So what can you reflect on when considering your behaviour management this year? Is it an area of your teaching that you find hard or are you fairly confident? Whatever your situation, you’ll certainly have plenty to think about and improve. Sit down and actively make a plan about what you want your second year to look like and write down an ideal day’s behaviour for your new class.

Remember, anyone observing your lessons going forward will be looking at how you manage low-level disruption. This is a good place to start when reflecting on last year, as well as the one ahead.

If you tackle this stuff, the rest will be much easier to handle. Quite often, recently qualified teachers recognise that this is an area that could be improved.

Be a stickler for what is acceptable and what isn’t. Remember your expectations should come from what you firmly believe in. These values can provide the basis for any class ‘rules’ you have. You will probably find that your ideas about behaviour management have changed as the year has gone on, and you’ve probably muttered, ‘Well that shouldn’t be happening’ more than once.

And do you know what? That’s OK. Remember, your NQT year should be the one when you learn the most about yourself as a teacher. The great thing is, this profession is a constant learning curve and you’ll realise that you learn and adapt all of the time.

If you approach every situation as a learning opportunity, you will become better at managing behaviour, and your overall teaching will improve considerably too. You will find that every year brings different behaviour challenges, so seek advice when necessary and adapt your strategies accordingly.

Your NQT experiences will have given you plenty to ponder on – change what you need to change and enhance the rest.

Your second year will bring different challenges and experiences, but aim to go into it with a renewed confidence in your ability to manage behaviour.

MAINTAINING SUMMER BEHAVIOUR

1. During the summer term, remind the class as often as necessary where the ‘line’ is and that your expectations for their behaviour are as high as they’ve ever been.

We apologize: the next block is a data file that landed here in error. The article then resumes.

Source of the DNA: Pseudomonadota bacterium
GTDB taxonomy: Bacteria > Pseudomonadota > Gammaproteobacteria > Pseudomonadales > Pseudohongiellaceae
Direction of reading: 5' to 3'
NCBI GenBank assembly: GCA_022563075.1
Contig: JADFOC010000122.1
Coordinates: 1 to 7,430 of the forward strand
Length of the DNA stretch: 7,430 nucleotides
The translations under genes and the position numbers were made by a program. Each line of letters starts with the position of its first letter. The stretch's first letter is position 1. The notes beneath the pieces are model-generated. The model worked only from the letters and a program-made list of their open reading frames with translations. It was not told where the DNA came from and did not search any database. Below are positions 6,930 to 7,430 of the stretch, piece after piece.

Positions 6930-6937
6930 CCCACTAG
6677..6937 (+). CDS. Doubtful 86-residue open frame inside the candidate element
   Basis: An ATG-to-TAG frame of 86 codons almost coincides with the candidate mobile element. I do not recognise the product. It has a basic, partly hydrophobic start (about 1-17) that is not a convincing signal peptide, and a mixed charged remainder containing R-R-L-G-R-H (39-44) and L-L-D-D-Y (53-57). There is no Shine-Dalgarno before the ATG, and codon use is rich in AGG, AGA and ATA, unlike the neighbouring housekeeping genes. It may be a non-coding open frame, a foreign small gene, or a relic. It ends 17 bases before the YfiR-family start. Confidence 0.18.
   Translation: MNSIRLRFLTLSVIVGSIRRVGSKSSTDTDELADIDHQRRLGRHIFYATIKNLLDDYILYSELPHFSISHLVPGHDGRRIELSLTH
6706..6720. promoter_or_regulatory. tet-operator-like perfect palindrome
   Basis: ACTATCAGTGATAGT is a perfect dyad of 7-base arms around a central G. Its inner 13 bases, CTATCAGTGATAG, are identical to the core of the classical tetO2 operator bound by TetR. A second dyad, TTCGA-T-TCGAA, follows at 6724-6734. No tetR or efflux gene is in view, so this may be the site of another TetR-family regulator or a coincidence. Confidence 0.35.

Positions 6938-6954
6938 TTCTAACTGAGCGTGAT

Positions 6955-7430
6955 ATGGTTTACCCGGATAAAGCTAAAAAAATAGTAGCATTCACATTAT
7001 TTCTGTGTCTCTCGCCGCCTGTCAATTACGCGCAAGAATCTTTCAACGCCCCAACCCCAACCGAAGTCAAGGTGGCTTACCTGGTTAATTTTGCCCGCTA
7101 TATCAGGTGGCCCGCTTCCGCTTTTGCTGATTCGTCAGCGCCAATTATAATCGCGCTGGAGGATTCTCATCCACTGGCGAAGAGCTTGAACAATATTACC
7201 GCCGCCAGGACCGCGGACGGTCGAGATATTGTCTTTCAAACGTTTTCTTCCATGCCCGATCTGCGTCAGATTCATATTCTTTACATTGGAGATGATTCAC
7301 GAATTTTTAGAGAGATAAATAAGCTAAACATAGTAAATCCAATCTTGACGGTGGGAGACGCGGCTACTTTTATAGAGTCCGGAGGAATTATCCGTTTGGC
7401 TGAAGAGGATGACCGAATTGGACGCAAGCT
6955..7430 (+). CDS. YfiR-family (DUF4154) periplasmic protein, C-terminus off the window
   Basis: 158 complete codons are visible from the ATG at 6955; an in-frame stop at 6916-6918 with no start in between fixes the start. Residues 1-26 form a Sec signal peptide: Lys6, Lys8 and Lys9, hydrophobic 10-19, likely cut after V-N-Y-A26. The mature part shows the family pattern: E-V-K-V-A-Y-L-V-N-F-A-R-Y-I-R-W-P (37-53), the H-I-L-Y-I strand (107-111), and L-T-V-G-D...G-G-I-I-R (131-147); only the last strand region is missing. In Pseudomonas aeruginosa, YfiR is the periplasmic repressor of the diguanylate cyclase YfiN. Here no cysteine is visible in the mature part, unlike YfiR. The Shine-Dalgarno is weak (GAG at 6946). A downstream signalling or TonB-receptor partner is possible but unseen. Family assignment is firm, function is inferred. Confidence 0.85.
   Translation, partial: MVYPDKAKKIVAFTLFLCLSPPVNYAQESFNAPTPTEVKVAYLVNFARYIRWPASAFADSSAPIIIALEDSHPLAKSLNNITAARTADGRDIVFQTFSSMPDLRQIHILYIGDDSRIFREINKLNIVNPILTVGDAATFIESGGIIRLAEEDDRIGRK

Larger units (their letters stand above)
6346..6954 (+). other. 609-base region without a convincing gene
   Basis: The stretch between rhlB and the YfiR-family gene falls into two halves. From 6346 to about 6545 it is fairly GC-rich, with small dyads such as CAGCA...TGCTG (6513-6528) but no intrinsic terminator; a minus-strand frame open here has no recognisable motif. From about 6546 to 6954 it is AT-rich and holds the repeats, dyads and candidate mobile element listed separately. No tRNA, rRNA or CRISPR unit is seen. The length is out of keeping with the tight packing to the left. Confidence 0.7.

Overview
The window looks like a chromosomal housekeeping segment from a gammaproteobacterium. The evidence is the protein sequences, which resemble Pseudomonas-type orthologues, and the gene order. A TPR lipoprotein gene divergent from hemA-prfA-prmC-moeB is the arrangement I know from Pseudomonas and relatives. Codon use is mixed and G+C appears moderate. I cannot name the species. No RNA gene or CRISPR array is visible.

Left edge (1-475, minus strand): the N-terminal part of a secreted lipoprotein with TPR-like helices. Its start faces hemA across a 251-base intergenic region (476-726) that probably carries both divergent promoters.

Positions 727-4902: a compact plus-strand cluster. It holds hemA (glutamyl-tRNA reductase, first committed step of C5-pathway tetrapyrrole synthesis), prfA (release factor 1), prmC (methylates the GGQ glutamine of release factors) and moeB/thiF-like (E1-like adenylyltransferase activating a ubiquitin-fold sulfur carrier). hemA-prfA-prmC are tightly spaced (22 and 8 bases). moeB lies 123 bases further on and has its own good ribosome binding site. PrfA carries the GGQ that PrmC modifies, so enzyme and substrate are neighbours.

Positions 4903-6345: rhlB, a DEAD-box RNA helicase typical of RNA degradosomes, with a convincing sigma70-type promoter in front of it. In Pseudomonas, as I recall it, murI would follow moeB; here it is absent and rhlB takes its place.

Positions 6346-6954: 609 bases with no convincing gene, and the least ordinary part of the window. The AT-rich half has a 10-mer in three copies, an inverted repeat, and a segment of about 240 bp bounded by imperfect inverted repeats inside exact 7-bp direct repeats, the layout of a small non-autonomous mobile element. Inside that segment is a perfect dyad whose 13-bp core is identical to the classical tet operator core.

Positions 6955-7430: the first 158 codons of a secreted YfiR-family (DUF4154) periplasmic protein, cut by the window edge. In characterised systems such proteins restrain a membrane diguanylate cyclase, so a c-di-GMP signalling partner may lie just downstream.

2. Use circle time to remind them about what friendship truly means – you’ll find lots of arguing occurs during the latter weeks of the term, so be prepared to diffuse situations on a regular basis and work with children to resolve them.

3. Keep to your timetable as long as possible – don’t go into ‘summer holiday mode’ too early, as you’ll end up paying the price of poor behaviour. The pace in your lessons needs to continue to be well monitored too – boredom leads to poor behaviour for many students.

4. Address low-level disruptions until the very last day – don’t let things slip and small things go unnoticed. Ensure the children are respectful and polite at all times.

5. When talking to the current teacher about your class for September, remember that every child deserves a clean slate. Take on board any comments they make about behaviour, but give pupils a chance to prove themselves to you in September.

6. What matters most to you? What core values do you want your next class to have about behaviour? Use that as a basis for considering your approach to behaviour management in your second year. If you care about it, you’ll make sure it happens.

Steph Caswell is an educational consultant at SPC Education, currently providing support and training for NQTs. Steph is the author of three books for NQTs. Listen to her on the NQTLife podcast or follow her on Twitter at @nqtlife_.